by Cher Abigail Aguilar Henriquez
As Hispanic Heritage Month unfolds, I find myself deeply reflecting on my journey. My name is Cher Abigail Aguilar Henriquez, and I am an Act Six Scholar at Saint Martin’s University. However, at my core, I am a sister, a daughter, and a granddaughter; an embodiment of generations of courage, resilience, and dreams. A first-generation college student, the oldest of five, and beautifully raised by my mother and grandmother. Immigrating from Honduras and bearing the rich indigenous heritage of the Ch’ortí Maya, my roots trace back to the heart of Central and South America.
My identity is both an anchor and a compass on the journey of my life.
I like to visualize my identity as a kaleidoscope. When you peer into one, your sight is captured by a dance of vibrancy, each image similar but uniquely distinct from the others. Much like the images shaped by reflective objects within a kaleidoscope, I too am shaped by the combined influences of my heritage. Each influence is a testament to the sacrifices and aspirations of all those who have come before me. Every decision I make, and every dream I chase, is intimately connected to the essence of who I am and where I come from.
My identity is both an anchor and a compass on the journey of my life. Rooted in the rich soil of Honduras and infused with the resilient spirit of my Ch’ortí ancestry, it serves as a constant reminder of where I come from and the legacies I bear. It has taught me invaluable lessons about perseverance and purpose sprouted by generations upon generations of wisdom, sacrifice, and aspirations. It is the lens that I perceive the world through, shaping the way I connect with others, the passions I pursue, and the causes I champion.
My Honduran and Ch’ortí Maya heritage is not just a reflection of my past but a guiding light for the future, mine, and all those who come after me. It is the traditions of my people and the spirits of my family that point my way, reminding me of the strength that lives in me and the responsibility I carry to honor, uplift, and continue their legacy.
For many, leadership is a pursuit. For me, it’s a calling, an intense urge that stems from a deep connection to my ancestors and the values they cherished. These include patience, kindness, service, stewardship, peace, and, above all, justice. This calling serves as my driving force, giving purpose to the countless nights spent studying until morning, the 10+ page papers, the tears shed under the weight of stress, and the sacrifices made, being away from my beloved family.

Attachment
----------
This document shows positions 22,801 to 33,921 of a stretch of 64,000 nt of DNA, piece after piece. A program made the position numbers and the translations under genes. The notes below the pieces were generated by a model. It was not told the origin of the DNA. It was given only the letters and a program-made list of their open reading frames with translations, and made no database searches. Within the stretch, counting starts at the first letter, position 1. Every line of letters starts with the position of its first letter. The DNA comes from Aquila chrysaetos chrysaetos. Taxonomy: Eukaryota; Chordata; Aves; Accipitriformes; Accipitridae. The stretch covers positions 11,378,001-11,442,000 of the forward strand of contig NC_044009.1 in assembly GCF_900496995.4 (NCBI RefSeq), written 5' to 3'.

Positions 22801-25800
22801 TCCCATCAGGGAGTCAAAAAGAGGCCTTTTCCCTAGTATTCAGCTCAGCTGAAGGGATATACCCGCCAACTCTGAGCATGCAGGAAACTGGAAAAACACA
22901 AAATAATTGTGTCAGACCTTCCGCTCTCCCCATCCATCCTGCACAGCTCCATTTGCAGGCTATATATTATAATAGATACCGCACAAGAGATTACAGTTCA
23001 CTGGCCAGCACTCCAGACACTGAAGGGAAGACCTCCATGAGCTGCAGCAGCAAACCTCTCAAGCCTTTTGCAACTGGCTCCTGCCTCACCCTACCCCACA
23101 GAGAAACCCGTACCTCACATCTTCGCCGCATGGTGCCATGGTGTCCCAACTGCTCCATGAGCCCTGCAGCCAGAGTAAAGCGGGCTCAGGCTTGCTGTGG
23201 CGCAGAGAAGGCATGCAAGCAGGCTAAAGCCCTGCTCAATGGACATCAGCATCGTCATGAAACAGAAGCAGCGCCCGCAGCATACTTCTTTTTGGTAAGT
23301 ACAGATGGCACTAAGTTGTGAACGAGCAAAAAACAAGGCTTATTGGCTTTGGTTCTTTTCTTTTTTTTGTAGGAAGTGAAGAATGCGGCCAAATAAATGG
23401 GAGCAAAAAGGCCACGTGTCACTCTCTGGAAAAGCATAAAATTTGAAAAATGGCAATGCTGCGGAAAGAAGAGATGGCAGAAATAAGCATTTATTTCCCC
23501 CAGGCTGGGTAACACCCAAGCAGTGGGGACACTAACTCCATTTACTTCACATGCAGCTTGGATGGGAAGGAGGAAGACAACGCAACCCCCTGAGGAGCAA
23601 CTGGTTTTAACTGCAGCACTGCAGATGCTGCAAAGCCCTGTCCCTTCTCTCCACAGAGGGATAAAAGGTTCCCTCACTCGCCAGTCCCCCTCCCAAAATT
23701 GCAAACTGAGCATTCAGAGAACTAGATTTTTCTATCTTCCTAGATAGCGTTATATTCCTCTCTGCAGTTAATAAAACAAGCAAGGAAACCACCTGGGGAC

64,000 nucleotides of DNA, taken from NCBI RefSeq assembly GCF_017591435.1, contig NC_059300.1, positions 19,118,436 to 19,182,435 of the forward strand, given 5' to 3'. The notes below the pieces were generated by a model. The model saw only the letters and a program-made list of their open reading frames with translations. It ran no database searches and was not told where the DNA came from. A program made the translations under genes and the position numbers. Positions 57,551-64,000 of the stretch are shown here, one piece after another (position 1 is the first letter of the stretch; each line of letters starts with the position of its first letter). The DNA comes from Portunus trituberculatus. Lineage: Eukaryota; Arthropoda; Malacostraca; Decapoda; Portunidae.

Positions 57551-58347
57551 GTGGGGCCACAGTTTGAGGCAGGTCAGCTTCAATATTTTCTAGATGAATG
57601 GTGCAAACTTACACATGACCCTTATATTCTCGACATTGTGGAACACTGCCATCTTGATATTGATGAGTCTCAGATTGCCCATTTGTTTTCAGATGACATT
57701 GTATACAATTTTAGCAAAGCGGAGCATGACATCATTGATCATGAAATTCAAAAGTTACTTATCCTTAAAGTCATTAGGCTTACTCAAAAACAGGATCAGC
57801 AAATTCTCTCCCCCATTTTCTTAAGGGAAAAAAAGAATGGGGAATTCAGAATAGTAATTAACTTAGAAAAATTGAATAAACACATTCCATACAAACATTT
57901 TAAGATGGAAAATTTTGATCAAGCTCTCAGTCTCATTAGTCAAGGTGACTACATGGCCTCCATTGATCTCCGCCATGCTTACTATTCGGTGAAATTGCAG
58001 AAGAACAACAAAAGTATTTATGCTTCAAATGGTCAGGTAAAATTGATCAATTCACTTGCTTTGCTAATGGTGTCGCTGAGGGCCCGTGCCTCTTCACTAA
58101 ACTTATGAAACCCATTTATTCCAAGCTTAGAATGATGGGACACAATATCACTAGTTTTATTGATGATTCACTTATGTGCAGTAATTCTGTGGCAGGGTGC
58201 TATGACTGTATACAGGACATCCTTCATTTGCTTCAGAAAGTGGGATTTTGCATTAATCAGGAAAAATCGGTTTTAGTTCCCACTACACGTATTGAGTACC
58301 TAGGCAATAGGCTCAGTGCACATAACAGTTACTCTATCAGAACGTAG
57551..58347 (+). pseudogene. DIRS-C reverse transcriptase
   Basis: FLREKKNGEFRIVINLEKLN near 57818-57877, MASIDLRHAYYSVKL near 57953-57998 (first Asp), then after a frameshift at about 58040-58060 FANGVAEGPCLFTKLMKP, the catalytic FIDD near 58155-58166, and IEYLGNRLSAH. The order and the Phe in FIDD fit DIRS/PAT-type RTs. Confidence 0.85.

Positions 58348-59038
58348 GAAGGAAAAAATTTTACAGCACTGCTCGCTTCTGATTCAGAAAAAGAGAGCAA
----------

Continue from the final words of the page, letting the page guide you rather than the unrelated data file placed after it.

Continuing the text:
Growing up, leadership was a distant concept. Having been raised in a predominantly white town, I was often the “other,” a feeling that wasn’t restricted to just academic settings. Opportunities to connect with my heritage or even to serve in leadership roles were rare. However, a shift in my life came when my family moved to Federal Way. Suddenly, I wasn’t the sole BIPOC student. The move opened up opportunities that allowed me to explore and celebrate my identity more freely.
It was in Federal Way High School that I discovered clubs like Fuerte, a social justice club, which became instrumental in my advocacy journey. Partnering with Washington State’s largest immigrant and refugee nonprofit, OneAmerica, I realized the power of my voice. Another significant chapter was my presidency at Young Docs in collaboration with the University of Washington School of Medicine. These involvements held profound significance, demonstrating that someone of my background could inspire and make a difference.
Hispanic Heritage Month, for me, has always been a beacon. A time to honor our roots, our journeys, and the vast array of Latinx stories that create the rich tapestry of our community. My involvement in clubs and advocacy during my high school years was my way of contributing to this narrative, amplifying voices that are often marginalized.
It was during my time at Federal Way High School that my club advisors for Fuerte and Young Docs introduced me to Act Six. Their insistent encouragement led me to apply for the scholarship, and for that, I remain eternally grateful. While higher education once seemed an improbable dream, Act Six brought hope. The scholarship program hasn’t just offered financial assistance, it has fostered a community of scholars, a community built on kinship and shared experiences. Act Six summer trainings have been pivotal, equipping me with essential skills I’d have otherwise lacked. Through Act Six I have forged deep connections with my fellow scholars and mentors like Dr. John Hopkins. These relationships foster a deeper understanding of myself and my passions.
This Hispanic Heritage Month, as I reflect on my journey, I am reminded of the legacy that I am a part of, one of fortitude and strength carried past the horrors of colonization. It’s a legacy I’m proud of, one that has been nurtured by the unwavering support of my mother and grandmother. The legacy that each Latinx individual carries – our stories, our struggles, and our victories – all combine to shape the future. As we celebrate this month, let’s remember to ‘seguir adelante’, to keep moving forward, honoring our past, and shaping our future.
Cher Abigail Aguilar Henriquez is an Act Six scholar in her third year at Saint Martin’s University majoring in Environmental Studies and minoring in Native Voices. Cher is a first-generation college student and immigrant born in San Pedro Sula, Cortez, Honduras. She is of Indigenous descent from the Central and South Americas and identifies as Ch’ortí Maya.
Featured image: Cher celebrating her 20th birthday in September 2023. (Photo courtesy of Cher Abigail Aguilar Henriquez)
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